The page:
The most incisive guide to issues facing the American family today . . . An invaluable resource for anyone wishing to stay on the cutting edge of research on family trends.

-W. Bradford Wilcox
Associate Professor of Sociology, University of Virginia 

Summer
2012

Moral Confusion, Family Decay


Bryce J. Christensen and Robert W. Patterson


When commentators on the liberal-left condescend to consider family issues, they invariably view those issues through an economic lens. University of Virginia psychologist Jonathan Haidt offers a sharper lens: morality, reinforced by religion.

Through years of investigating the psychology of moral judgment, Haidt has developed moral matrices for conservatives, liberals, and libertarians based on their divergent orientations to six key values—Care, Liberty, Loyalty, Authority, Sanctity, and Fairness. All of the groups that Haidt dissects in this fashion may learn something from his matrices. But liberals in particular should attend to Haidt’s account of the impact of the progressive agenda on African Americans in the inner city:

Liberals stand up for victims of oppression and exclusion. They fight to break down [what they perceive as] arbitrary barriers (such as those based on race, and more recently on sexual orientation). But their zeal to help victims, combined with their generally low scores on the Loyalty, Authority, and Sanctity foundations, often lead them to push for changes that weaken groups, traditions, institutions, and moral capital. The urge to help the inner-city poor led to welfare programs in the 1960s that reduced the value of marriage, increased out-of-wedlock births, and weakened African American families. . . . On issue after issue, it’s as though liberals are trying to help a subset of bees (which really does need help) even if doing so damages the hive. Such “reforms” may lower the overall welfare of a society, and sometimes they even hurt the very victims liberals were trying to help.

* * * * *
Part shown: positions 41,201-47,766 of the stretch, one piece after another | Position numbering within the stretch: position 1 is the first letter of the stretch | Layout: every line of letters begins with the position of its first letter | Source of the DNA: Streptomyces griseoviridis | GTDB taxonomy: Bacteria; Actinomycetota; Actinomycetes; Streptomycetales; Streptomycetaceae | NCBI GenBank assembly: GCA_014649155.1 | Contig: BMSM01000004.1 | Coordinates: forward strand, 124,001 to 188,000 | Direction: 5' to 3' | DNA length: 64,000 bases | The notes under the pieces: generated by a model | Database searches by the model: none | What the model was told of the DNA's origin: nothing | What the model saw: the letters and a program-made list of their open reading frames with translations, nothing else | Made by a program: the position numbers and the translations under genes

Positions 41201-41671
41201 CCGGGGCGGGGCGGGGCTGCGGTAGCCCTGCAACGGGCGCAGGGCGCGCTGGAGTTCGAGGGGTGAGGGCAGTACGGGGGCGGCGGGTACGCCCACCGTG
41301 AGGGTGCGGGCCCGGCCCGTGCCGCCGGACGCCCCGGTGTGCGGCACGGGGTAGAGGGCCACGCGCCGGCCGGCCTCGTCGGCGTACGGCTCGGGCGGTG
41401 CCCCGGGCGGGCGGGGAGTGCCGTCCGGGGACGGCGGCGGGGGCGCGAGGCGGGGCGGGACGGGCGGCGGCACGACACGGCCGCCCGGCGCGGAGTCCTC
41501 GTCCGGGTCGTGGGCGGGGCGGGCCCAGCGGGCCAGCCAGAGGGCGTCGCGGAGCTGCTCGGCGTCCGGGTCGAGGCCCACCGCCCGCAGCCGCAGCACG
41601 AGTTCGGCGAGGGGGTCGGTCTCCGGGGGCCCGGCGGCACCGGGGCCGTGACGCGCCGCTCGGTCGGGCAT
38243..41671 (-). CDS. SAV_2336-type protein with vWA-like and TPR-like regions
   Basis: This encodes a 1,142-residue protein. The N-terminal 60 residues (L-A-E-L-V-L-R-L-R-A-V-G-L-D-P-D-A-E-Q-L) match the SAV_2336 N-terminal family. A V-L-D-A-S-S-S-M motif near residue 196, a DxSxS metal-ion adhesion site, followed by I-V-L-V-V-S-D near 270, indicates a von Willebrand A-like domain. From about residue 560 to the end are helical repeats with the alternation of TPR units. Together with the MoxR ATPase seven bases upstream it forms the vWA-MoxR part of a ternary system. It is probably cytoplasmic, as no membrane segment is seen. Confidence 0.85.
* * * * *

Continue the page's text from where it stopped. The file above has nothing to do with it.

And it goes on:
And like liberals, atheists (most of whom are liberals), have much to learn from Haidt’s analyses. Haidt recognizes that religion provides an important support for human moral intuitions: “religions are [thus] moral exoskeletons” in his analysis. “Societies that forgo the exoskeleton of religion,” he cautions, “should reflect carefully on what will happen to them over several generations. We don’t really know, because the first atheistic societies have only emerged in Europe in the last few decades. They are the least efficient societies ever known at turning resources (of which they have a lot) into offspring (of which they have few).”

In a world in which liberals and atheists exercise disproportionate cultural and political influence, no one should be surprised when more and more wedding chapels and maternity wards are closed and shuttered.

(Jonathan Haidt, The Righteous Mind: Why Good People are Divided by Politics and Religion [New York: Pantheon, 2012], pp. 269, 309.)

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